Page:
The project did not have any direct support from Cooperating Partners (CPs) or the private sector. However, activities funded by the project mobilized other partners to support Higher education and Science and Technology at the system level. For example, Netherlands has contributed in the establishment of a nation-wide regulatory, institutional and organizational framework for the higher education sub-sector. Another example of the mobilization by the project is that positive evaluation of two competitive funds in the project motivated Finland and Sweden to initiate higher education programs who are now major financiers in the area of Science and Technology. The scholarship program in this project also mobilized CPs to establish a scholarship institute by the Government for which GoM, the Bank and CPs channel funds to support students who would not otherwise enter HE. In addition, the project support to upgrading of lectures qualifications contributed to an increased pool of better qualified lecturers, establishment of joint research programs with institutions in Portugal, Brazil, South Africa.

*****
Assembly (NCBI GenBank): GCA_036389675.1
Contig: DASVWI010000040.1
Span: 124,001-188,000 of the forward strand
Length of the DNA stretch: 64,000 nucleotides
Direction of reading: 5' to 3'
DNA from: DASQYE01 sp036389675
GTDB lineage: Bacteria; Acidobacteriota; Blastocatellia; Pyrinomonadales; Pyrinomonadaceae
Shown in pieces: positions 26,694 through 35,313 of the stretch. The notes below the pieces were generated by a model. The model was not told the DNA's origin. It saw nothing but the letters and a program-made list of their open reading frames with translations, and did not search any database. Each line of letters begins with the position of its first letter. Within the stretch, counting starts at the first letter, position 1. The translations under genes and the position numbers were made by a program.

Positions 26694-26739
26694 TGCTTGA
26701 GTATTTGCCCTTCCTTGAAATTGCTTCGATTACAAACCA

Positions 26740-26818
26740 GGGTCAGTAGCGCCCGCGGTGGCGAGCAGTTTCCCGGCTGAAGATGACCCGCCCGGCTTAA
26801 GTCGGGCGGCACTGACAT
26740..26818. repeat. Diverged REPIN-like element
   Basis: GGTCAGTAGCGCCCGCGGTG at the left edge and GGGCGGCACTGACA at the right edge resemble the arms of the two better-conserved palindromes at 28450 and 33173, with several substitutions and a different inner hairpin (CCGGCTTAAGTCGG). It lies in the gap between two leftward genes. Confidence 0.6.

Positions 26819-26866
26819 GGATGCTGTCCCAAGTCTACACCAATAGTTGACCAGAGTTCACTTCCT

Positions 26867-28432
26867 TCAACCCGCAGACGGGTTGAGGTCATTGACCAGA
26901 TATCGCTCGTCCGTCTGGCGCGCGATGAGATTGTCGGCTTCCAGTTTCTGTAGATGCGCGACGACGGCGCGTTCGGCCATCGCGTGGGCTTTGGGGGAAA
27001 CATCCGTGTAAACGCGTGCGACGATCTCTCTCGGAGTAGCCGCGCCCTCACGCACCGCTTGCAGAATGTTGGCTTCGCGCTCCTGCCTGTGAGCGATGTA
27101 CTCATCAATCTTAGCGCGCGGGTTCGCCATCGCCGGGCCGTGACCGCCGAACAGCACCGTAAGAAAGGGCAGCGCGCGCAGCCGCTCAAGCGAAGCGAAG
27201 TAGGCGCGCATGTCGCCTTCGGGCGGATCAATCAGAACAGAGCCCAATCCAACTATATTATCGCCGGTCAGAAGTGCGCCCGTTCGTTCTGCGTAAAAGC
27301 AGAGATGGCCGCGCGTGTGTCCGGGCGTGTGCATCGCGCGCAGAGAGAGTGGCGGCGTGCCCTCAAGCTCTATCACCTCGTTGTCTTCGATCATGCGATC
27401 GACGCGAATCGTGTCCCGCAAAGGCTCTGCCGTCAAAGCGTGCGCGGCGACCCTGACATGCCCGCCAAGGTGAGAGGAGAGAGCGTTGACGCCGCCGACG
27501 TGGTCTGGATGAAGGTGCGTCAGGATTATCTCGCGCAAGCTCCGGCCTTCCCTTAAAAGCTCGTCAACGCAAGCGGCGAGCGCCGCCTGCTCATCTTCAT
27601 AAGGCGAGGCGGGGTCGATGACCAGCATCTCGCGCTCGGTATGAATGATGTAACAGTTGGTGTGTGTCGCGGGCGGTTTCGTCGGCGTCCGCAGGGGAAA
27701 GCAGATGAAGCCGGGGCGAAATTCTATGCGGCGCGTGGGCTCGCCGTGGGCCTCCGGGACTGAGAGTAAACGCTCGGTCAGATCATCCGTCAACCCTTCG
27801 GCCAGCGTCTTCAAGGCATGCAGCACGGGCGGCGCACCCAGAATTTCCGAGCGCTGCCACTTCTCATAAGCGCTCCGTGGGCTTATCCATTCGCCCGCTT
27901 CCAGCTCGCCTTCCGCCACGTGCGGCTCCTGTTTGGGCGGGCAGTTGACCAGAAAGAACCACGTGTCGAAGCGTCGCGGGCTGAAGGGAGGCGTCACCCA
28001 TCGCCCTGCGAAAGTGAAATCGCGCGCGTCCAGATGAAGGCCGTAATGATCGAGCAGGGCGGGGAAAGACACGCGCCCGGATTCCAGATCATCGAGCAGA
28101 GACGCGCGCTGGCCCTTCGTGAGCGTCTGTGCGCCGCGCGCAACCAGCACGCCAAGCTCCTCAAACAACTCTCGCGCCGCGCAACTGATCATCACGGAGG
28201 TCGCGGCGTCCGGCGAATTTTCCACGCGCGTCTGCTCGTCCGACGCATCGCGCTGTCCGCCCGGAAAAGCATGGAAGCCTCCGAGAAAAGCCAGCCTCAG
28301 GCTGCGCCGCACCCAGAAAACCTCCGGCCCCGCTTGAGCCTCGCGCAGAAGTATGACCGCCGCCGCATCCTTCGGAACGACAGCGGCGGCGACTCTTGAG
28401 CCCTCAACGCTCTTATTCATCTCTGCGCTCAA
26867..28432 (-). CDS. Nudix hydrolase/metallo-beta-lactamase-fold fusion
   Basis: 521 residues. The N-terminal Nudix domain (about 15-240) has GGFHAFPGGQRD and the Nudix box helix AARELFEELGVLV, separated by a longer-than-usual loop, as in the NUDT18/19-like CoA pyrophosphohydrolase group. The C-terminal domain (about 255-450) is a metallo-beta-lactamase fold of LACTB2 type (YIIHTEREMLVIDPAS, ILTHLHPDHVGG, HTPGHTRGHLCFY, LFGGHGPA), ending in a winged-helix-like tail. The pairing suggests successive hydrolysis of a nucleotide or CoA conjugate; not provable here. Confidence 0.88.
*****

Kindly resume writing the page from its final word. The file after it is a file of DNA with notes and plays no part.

Toward the Future

Following the conclusion of this project, a new project - Higher Education Science and Technology (HEST) - became effective in November 2010. The HEST will increase the number and raise the quality of graduates at the undergraduate and graduate levels, and strengthen the national capacity to produce research outputs of relevant to the country’s strategic economic sectors. The project’s support to the provincial scholarship program has paved the way for more extensive efforts on equity and will influence the new state financing mechanisms being supported under HEST.